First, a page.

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New tenancy legislation

31/10/2017 by Lynn McMurdo

PRIVATE HOUSING (Tenancies) (Scotland) ACT 2016 - (PRT)

As some of our landlords may be aware, the Scottish Goverment have introduced changes to the Private Rented Sector and the creation of tenancy agreements.

This is one of the most significant changes to the Scottish private rental market in a decade
.  Over the coming weeks we will be adapting our legal paperwork and procedures to incorporate the new regime and work towards a smooth transition for all our landlords.

From 1st December 2017 all new tenancies will be a Private Rented Tenancy (PRT), this will replace the current Short Assured Tenancy and Assured Tenancies.


The aim of the tenancy and improvements for landlords:-

  • Improved security for tenants
  • provide safeguards for landlords, investors and lenders
  • No more confusing notices
  • Quicker referral of rent arrears cases
  • Scottish Government recommended model tenancy agreement, which includes standardised terms
  • 18 new modernised grounds of possesion, including if the landlords wishes to sell and if the property has been abandoned

What is in the new tenancy agreement:-

The Scottish Government has produced a model lease which may be used by landlords/agents.   Its not compulsory to use the model agreement but all agreements must contains two types of clauses:-

  1. Mandatory clause - these must appear in all PRTs these are statutory terms, repairing standards and tenancy deposit.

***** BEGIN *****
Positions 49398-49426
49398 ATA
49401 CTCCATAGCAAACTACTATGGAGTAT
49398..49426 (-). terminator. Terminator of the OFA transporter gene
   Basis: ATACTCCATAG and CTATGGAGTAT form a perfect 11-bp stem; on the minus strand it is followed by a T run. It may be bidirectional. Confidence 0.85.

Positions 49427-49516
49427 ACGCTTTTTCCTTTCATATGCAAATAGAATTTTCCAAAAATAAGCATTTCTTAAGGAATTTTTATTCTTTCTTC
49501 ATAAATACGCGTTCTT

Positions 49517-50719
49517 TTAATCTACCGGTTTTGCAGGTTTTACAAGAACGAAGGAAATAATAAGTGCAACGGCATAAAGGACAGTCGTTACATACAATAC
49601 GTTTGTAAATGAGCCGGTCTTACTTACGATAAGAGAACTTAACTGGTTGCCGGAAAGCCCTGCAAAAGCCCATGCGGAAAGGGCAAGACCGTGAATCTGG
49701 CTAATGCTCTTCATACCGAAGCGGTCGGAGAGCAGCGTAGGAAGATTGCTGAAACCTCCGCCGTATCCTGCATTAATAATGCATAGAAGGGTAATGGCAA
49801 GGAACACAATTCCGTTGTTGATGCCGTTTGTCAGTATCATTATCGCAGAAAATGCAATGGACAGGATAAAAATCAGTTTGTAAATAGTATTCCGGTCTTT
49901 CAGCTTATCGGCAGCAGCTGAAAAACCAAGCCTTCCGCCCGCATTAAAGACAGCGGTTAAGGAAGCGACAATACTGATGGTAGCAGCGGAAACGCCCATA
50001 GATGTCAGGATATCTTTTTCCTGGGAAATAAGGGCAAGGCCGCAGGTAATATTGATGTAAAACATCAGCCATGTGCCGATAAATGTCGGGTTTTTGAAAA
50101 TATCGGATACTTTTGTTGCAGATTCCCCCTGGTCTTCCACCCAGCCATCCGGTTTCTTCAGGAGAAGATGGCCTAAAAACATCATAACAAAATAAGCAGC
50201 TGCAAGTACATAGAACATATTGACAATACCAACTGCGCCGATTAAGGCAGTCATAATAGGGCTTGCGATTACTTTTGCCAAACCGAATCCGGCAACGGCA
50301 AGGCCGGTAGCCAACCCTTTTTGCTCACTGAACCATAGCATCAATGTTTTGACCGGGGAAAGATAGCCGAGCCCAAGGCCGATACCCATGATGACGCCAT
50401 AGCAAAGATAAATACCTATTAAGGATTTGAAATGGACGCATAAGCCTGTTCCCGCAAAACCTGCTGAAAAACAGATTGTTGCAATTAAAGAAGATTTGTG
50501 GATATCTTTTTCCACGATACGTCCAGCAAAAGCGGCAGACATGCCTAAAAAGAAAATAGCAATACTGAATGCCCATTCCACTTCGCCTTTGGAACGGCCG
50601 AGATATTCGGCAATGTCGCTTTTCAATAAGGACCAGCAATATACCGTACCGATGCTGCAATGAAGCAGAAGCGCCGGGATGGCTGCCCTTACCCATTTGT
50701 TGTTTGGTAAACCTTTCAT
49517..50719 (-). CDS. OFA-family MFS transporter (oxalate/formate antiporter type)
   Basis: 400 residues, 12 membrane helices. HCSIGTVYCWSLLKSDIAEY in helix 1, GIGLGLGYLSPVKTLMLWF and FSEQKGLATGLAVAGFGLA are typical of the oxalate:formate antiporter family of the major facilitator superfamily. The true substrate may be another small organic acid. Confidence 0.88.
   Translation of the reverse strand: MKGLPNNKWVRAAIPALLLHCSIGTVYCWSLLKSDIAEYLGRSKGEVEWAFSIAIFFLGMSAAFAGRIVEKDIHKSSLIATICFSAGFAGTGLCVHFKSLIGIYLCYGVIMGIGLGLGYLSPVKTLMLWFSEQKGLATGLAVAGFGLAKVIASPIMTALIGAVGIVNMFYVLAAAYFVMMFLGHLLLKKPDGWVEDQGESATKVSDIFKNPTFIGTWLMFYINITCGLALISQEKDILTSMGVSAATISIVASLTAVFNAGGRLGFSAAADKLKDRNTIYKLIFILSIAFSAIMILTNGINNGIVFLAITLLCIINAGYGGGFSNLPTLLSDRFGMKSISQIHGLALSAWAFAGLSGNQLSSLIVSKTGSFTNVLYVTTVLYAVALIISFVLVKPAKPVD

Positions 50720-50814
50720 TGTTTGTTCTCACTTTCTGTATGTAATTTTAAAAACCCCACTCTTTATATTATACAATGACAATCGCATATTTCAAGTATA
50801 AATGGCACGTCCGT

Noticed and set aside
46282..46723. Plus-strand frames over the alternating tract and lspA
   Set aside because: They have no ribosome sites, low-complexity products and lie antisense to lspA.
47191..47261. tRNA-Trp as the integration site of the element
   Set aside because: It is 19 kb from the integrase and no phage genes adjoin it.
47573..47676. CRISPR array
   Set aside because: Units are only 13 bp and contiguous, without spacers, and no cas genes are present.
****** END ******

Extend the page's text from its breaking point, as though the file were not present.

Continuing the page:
2. Discretionary clauses - these can be removed or altered.
All PRT leases must contain certain mandatory terms and we are working with our legal advisors to analyse the wording of the lease and any additions or amendments.

http://www.legislation.gov.uk/sdsi/2017/9780111036655

Only one date is needed on the new lease - the start date.  Legislation does not allow the parties to agree a duration for the lease or an end date.  The tenancy can be terminated at any point after the start date by the landlord or tenant.

Rents can only be increased once every 12 months with a 3 month notice period.

Tenants being offered a PRT must be issued with guidance notes


Ending the new PRT tenancy:-

One of the main changes is the removal of the 'no-fault' eviction ground.  This currently allows landlords/agents to ask a tenant to move out with two months' notice once their original lease period has expired without any further reasons being required.   Landlords/agents will now have to state at least one recognised 'eviction ground' for bringing the tenancy to an end.   There are 18 grounds for possession including the landlord looking to sell/refurbish or move into the property, to use it for non-residential purposes, anti-social behaviour or criminal conduct or the tenant being in arrears for three or more consecutive months.

LANDLORDS NOTICE
The notice period for most grounds is 28 days providing the tenant has occupied the property for 6 months or less, and 84 days notice if the tenant has occupied the property for 6 months or more.  Certain grounds require 28 days notice regardless of the duration of the tenancy.

TENANTS NOTICE
If the tenant wants to leave, they must give a minimum of 28 days notice in writing.  They can issue this at anytime after the start date.  The landlord can only end the tenancy if one of the 18 grounds for possession apply. 


Existing tenancies

All our management properties are currently short assured tenancies.   These will not be affected by the PRT, and will continue to operate in perpetuity until terminated by the landlord or tenant.  However it won't be possible to create new Short Assured Tenancies.

Please get in touch if you have any questions and we will do our best to help.
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